Monday 28th July
At the "Anchor's" (Mola Mola's coffee shop at the jetty next to the Yacht basin)
17h30 - 19h00.
Get in touch with us, if you have any questions.
The PODs have gone back in and come back out as we're still having some teething problems with the newer C-POD's hardware, but the older T-POD is collecting some good data out there.
Ruth and Joaquina setting up the PODs ready for deployment.
One of Jeanne Meintjies customers having a great paddle in a very aptly named boat.
Tuesday, 8 July 2008
The big difference between the two species is that we keep seeing more or less the same bottlenose dolphins and have identified very few new animals since mid-June. Whereas, the Heaviside's dolphin catalogue continues to grow. They're much harder to photograph and not nearly as well marked.
I've put up pictures below of our two "star performers": T-029 a bottlenose that we've see a grand total of 8 out of the 13 days that we've seen bottlenose so far and C-022, a very boat friendly and photogenic Heaviside's dolphin that we've now seen on 6 different days!
Unfortunately, C-022's distinctive scarring pattern is already starting to fade so we can only use these scars for a short period. The deeper notches found in the trailing edge of some dolphins are much more stable and can be used over several years to identify animals.
The difference in how "boat friendly" individual dolphins are is a problem for the mark-recapture analysis we're trying to do as, unless we can account for it, we will be severely biasing the resulting abundance estimate (downwards) because we are oversampling some members of the population and undersampling others which are less boat friendly. The best way around this is try to 'capture' the entire population. So...we're back out tomorrow.
Highlights: Despite being a little more choppy than usual due to a northerly wind, the 5th was a nice day out with lots of activity - we had another encounter with a humpback whale off the Point; there several seals were feeding on some large fish out there as well as a few white chinned petrels in the area which we haven't seen too often.
Although the bottlenose dolphins seem a little harder to find this week, we managed an encounter off the Point today (8th) with 5 of them and Mike Lloyd of Mola Mola got a great shot from the beach of us following them down the coast. We were being patient and slowly following them in the hope that they would move out of the surf zone so we could photograph their other side!
Sunday, 6 July 2008
The T-POD (www.chelonia.co.uk) is a self-contained, submersible hydrophone and computer which recognises and logs the high-frequency clicks made by dolphins. These "echolocation" clicks are used by dolphins (and porpoises) to explore their environment, find prey and communicate.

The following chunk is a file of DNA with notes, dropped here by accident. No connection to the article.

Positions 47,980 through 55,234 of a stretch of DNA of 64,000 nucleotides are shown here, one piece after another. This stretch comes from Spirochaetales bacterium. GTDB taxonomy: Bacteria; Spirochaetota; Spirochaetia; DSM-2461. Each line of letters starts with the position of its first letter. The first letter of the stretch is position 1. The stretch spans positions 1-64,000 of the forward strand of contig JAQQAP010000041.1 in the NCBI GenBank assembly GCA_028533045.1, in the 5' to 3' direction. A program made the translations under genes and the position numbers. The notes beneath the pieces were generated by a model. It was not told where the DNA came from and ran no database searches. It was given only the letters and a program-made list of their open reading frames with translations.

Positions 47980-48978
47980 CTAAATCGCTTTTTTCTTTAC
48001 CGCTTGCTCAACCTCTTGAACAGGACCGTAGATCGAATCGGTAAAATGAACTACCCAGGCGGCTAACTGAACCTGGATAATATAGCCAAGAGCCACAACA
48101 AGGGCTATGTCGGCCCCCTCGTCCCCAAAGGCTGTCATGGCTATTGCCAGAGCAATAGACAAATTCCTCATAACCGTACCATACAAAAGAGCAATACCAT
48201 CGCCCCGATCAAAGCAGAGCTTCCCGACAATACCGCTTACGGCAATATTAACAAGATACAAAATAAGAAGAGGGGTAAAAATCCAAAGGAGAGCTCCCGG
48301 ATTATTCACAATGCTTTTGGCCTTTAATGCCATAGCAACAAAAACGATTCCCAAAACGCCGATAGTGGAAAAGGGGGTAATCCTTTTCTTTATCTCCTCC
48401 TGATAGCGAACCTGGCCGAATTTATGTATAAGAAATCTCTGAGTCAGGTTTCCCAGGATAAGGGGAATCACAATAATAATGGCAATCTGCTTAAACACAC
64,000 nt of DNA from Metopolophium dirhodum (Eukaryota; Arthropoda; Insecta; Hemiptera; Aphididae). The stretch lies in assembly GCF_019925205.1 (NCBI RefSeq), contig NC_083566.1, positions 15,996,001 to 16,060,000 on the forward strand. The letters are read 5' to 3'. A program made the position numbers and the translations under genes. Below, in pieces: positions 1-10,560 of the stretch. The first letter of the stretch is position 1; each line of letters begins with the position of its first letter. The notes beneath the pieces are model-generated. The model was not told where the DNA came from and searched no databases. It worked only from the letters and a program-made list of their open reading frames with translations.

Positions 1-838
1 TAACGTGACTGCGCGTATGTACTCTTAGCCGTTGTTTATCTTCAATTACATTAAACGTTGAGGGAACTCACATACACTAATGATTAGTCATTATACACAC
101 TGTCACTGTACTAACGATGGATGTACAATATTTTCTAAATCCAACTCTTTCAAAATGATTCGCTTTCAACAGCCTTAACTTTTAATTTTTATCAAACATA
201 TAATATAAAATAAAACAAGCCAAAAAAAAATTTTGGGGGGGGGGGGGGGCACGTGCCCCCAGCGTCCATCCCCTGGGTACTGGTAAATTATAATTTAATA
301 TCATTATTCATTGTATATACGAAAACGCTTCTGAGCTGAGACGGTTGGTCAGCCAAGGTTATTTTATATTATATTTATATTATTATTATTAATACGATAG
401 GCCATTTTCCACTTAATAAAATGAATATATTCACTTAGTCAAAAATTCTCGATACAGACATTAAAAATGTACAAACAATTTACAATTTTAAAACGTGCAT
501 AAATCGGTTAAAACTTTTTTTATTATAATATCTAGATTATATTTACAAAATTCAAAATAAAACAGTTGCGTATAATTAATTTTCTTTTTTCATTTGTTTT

This screenshot from the programme TPOD.exe shows a 4-second period in the early morning of June 30th. These clicks were recorded in the frequency range between 90 and 130 kHz, indicating that they are clicks from Heaviside's dolphins. Time is shown on the x-axis and the y-axis shows Pulse Repetition Frequency, or click rate. The red and yellow lines probably represent clicks from at least 2 dolphins, since one series of clicks appears to be increasing in speed, whilst another series (the yellow and red line on the bottom right of the screen) is slower.
This is the first use of T-PODs to acoustically monitor Heaviside's dolphins! Watch this space for developments and more detailed findings......
Many thanks to Dr Simon Northridge at the University of St. Andrews for the loan of this equipment.
Tuesday, 1 July 2008
We're taking most of this week off to take care of a few logistic issues but will be back on the water on Friday
Wednesday, 25 June 2008
The Heaviside's were almost absent from the point today for the first time, with only a handful sighted. But the big excitement of the day was that killer whales were seen by one of the tour boats. After all the boats had had a look at them, we managed to grab a few ID shots as they were moving offshore. I've cropped in a few and posted them below, along with a shot of a Caspian tern which was feeding alongside the bottlenose dolphins.
Monday, 23 June 2008
Unfortunately, we've been held up slightly by having some engine problems with the boat, which Ingo has been great about getting sorted out - thanks so much for that. We've used the opportunity to get on some of the tour boats to collect some opportunistic photographs. Thanks to Levo Tours and Mola Mola for hosting us. While on Levo's Antie, Ruth and Joaquina came across these 2 humpback whales near Pelican Point, which were rather popular with the tour boats.
Tuesday, 17 June 2008